In November, a measure to tax and regulate cannabis businesses in Contra Costa County was approved by more than 72 percent of the county’s voters. Given that the election indicated overwhelming local approval for legal cannabis, the county has been moving toward finalizing its cannabis regulations, focusing on the county’s land use restrictions for cannabis businesses and its application process for potential cannabis operators. In December, the county’s Board of Supervisors met to discuss these issues in an open hearing. As of January, here’s where the county stands on the two matters.
Land Use Restrictions
Contra Costa currently plans to limit the number of permits granted for certain commercial cannabis activities. The proposed restrictions are as follows:
- 4 Permits for Storefront Retail
- 10 Permits for Cultivation
- 2 Permits for Manufacturing in Agricultural Zoning Districts
The county has provided an interactive online map allowing prospective applicants to look up a property in order to determine its eligibility for a given cannabis activity, as well as which permits will be required to do business.
A complete list of permits that may be required for a specific property/activity, including health and water use requirements, can be found on the county’s Commercial Cannabis Permitting website.
The Contra Costa Board of Supervisors released a preliminary draft of the county’s Request for Proposals (RFP) form. Designed as an invitation for cannabis business applicants, the RFP lays out the Contra Costa cannabis licensing process for the numerically-limited activities listed above.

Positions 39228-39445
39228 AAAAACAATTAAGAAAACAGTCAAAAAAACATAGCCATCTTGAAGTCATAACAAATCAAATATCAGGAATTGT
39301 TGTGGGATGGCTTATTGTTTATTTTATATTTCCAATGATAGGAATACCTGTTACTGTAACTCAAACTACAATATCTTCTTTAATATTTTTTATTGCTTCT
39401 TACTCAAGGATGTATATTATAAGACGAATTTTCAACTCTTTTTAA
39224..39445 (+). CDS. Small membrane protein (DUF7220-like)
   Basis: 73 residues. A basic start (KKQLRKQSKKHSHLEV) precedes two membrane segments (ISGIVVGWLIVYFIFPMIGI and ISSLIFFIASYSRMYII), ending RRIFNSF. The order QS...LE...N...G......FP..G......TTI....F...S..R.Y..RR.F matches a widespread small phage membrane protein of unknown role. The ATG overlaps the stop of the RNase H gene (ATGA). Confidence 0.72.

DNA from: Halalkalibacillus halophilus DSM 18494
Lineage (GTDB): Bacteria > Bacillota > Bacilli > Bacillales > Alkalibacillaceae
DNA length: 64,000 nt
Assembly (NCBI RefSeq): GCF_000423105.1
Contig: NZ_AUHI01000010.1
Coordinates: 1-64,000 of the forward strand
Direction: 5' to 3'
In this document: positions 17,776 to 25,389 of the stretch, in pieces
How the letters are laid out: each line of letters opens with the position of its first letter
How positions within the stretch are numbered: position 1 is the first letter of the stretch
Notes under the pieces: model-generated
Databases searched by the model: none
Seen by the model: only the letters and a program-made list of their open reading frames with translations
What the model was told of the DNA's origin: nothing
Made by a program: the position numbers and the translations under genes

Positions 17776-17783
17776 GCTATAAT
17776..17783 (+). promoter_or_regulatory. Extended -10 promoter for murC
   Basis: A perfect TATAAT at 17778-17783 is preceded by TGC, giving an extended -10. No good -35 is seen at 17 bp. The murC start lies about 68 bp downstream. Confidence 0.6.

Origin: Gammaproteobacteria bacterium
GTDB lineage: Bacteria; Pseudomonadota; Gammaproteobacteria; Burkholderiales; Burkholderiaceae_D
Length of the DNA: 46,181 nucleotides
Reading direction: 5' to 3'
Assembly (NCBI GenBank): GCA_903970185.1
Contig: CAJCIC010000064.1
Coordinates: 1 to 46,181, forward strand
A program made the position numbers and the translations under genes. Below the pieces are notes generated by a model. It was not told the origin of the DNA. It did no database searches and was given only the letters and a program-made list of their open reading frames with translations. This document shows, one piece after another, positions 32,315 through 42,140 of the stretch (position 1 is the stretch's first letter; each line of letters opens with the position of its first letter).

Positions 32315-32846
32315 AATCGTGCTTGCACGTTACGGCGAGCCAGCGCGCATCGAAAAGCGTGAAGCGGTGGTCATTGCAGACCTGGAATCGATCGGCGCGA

First, applicants will submit a Letter of Intent (LOI) containing the basic information about their proposed business. The LOIs will be reviewed by the county, which will invite some businesses to submit full proposals. These proposals will make up the main part of the application, including complete descriptions of the prospective operation and the applicant’s qualifications.
Once an applicant’s proposal has been reviewed and selected by the county, the business will be eligible for a Land Use Permit for their commercial cannabis activity. Permits for non-numerically-limited commercial cannabis activities, on the other hand, can be applied through directly through the county’s Land Use Permit process, without the added LOI/RFP requirement.
The county currently plans to release its final RFP form on January 24, with LOIs due by February 14, proposals due by April 18, and permit eligibility granted in June/July. However, the terms of the RFP, including these estimated dates, are still subject to change. The application process, including the RFP, will be revised and brought before the Board of Supervisors again on January 22.